Conventional wheel suspension system relies on the upward freedom
of wheels relative to the load carried by wheels to overcome
obstacles and reduce shock on the load. It uses strong weight bearing
spring or equivalence to support the load on wheels.
In one extreme application, the in-line roller skate, applying the
conventional suspension system will inevitably increase the gravity
center of the skater because of the upward freedom of the wheels.
Can we have a wheel suspension mechanism which can keep the gravity
center of the load as low as if no suspension system were used,
which uses none or little spring (or equivalence) and thus introduces
no vibrations commonly associated with them, and which is efficient
even for relatively large obstacles ? Here we study a non conventional wheel
suspension mechanism which seems to give positive answers to
the above questions.
Since the invention of the wheel, the fundamental
mechanism of wheel suspension system has not changed.
Whether it is in the form of
spring sheet, trailing arm, leading arm or telescope suspension,
they all are based on the same idea that when the wheel
encounters an obstacle, we want
the wheel instead of the load which the wheel
is carrying to bounce up. Therefore
allowing upward freedom of the wheel seems to be inevitable for a wheel
suspension system. Here we introduce a suspension mechanism
which seems to be
just the opposite of the conventional mechanism.
It could function in some situations
where the conventional suspension mechanism fails and could
even outperform the
conventional suspension system in low speed. The new suspension mechanism
complements the existing suspension mechanism and could have
broad applications. We will try to explain the conceptual
ideas here without going into the details of the physical and
mathematical modeling of more complicated variations.
The concept of tangential suspension mechanism
can be easily described
by use of a bicycle front wheel. First we look at a bicycle front wheel with no
suspension system hitting a bump on the road as in Fig. 1.
The curve above the bicycle illustrates the trajectory of the gravity
center of the frame.
A sharp corner in the curve indicates that there is a Dirac delta function
in the second derivative of the curve, which corresponds to the
shock the rider feels.
Now let's use a pair of swing arms hanging vertically with one ends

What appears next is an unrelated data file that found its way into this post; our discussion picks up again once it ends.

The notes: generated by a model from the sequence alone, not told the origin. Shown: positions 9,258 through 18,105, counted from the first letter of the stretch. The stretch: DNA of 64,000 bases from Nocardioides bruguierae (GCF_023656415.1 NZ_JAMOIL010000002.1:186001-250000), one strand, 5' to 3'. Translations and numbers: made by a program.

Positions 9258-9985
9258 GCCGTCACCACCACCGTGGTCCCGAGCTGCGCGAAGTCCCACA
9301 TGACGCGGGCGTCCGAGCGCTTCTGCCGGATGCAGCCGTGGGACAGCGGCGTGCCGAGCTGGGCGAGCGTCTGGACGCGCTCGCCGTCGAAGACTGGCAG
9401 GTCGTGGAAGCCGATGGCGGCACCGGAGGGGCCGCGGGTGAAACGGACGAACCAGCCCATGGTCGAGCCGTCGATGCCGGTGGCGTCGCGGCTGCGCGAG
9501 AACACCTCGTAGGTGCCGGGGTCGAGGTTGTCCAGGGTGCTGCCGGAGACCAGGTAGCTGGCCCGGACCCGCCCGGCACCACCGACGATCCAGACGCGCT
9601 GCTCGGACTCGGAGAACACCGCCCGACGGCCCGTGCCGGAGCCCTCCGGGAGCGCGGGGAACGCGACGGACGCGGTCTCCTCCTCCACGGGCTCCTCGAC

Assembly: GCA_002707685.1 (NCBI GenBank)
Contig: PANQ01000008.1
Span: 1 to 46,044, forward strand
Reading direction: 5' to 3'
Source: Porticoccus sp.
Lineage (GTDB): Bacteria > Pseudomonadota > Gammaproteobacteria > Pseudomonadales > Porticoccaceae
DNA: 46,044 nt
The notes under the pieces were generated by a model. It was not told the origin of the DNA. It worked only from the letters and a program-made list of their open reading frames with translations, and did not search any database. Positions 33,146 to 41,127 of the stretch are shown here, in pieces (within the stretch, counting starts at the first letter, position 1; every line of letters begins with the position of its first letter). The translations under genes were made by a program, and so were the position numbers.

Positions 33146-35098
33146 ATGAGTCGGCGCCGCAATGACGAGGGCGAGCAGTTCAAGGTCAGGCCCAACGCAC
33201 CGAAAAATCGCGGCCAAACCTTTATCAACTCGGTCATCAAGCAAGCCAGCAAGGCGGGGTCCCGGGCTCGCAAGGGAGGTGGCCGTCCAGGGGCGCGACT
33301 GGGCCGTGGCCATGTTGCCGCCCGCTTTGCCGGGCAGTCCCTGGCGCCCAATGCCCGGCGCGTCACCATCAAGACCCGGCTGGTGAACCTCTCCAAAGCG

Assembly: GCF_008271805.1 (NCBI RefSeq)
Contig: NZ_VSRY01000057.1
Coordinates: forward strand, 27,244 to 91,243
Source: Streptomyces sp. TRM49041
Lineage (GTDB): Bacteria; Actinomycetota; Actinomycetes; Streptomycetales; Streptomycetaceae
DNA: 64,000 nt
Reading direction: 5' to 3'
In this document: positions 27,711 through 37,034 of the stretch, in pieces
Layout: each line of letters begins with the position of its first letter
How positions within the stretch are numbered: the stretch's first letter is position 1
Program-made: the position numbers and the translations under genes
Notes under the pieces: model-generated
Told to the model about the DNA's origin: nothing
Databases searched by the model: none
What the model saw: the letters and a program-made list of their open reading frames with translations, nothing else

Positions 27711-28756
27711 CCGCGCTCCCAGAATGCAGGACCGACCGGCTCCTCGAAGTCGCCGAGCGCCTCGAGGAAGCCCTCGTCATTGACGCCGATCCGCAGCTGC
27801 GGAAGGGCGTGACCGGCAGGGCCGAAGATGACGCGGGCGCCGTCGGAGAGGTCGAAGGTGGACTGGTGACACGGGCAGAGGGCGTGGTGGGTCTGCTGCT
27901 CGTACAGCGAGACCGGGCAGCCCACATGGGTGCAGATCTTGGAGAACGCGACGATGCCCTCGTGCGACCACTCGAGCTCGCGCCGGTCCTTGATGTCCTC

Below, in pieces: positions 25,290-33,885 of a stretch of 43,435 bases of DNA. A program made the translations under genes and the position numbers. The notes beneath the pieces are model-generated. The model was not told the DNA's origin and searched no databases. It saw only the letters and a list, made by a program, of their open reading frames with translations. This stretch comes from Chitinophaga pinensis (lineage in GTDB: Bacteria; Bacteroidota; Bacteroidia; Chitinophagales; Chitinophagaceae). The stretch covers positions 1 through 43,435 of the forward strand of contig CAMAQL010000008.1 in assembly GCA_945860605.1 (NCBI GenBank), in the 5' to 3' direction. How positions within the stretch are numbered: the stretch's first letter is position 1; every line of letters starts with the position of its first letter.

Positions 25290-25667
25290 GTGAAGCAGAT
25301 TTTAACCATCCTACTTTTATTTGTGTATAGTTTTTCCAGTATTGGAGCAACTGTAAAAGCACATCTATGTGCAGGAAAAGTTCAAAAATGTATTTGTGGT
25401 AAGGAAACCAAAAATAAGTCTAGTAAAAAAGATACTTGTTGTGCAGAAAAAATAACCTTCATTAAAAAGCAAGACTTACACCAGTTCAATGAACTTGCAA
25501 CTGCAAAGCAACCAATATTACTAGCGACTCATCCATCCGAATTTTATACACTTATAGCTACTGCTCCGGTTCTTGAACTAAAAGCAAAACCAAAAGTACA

attached to the wheel axle, with the other ends connected pivotally to the
bicycle front forks at a position right below the wheel center.
Assume that the mass of the wheel is negligible comparing to the
mass the whole bicycle. When the wheel encounters an obstacle, unlike
conventional suspension system in which the wheel will bounce up,
the wheel will first stop because the swing arm
is perpendicular to the ground and has essentially no forward component
of force acting on the wheel. Then the swing
arm starts to swing around the wheel center forward and upward.
When the swing arm swings pass a critical angle (i.e., the angle
between the line segment
connecting the wheel center and the ground contact point "A" and the
line segment connecting the wheel center and the obstacle contact point "B"),
the net force acting on the wheel will break the equilibrium of the wheel and
drive the wheel to roll over the obstacle.
The resulting trajectory of the mass center of the frame (see the curve
in Fig. 2) will be a continuously
differentiable curve (made of tangentially connected smooth segments)
during this time period, so that there is no
shock force acting on the frame.
Note that in the simple suspension setting of Fig. 2 there is no need
to use any form of weight bearing spring! Besides that, the wheel with tangential
suspension is able to overcome large obstacles at low speed without generating shock
yet still keep the gravity center of the frame as low as if no suspension were used.
Its simplicity could find it applications in almost all the low speed transportation
equipments in the industry and everyday life,
such as wheel chair, roller skate, scooter,
wheel dolly, baby stroller, wheel carts, bicycle, trailer etc.
Compensation of the Rolling Resistance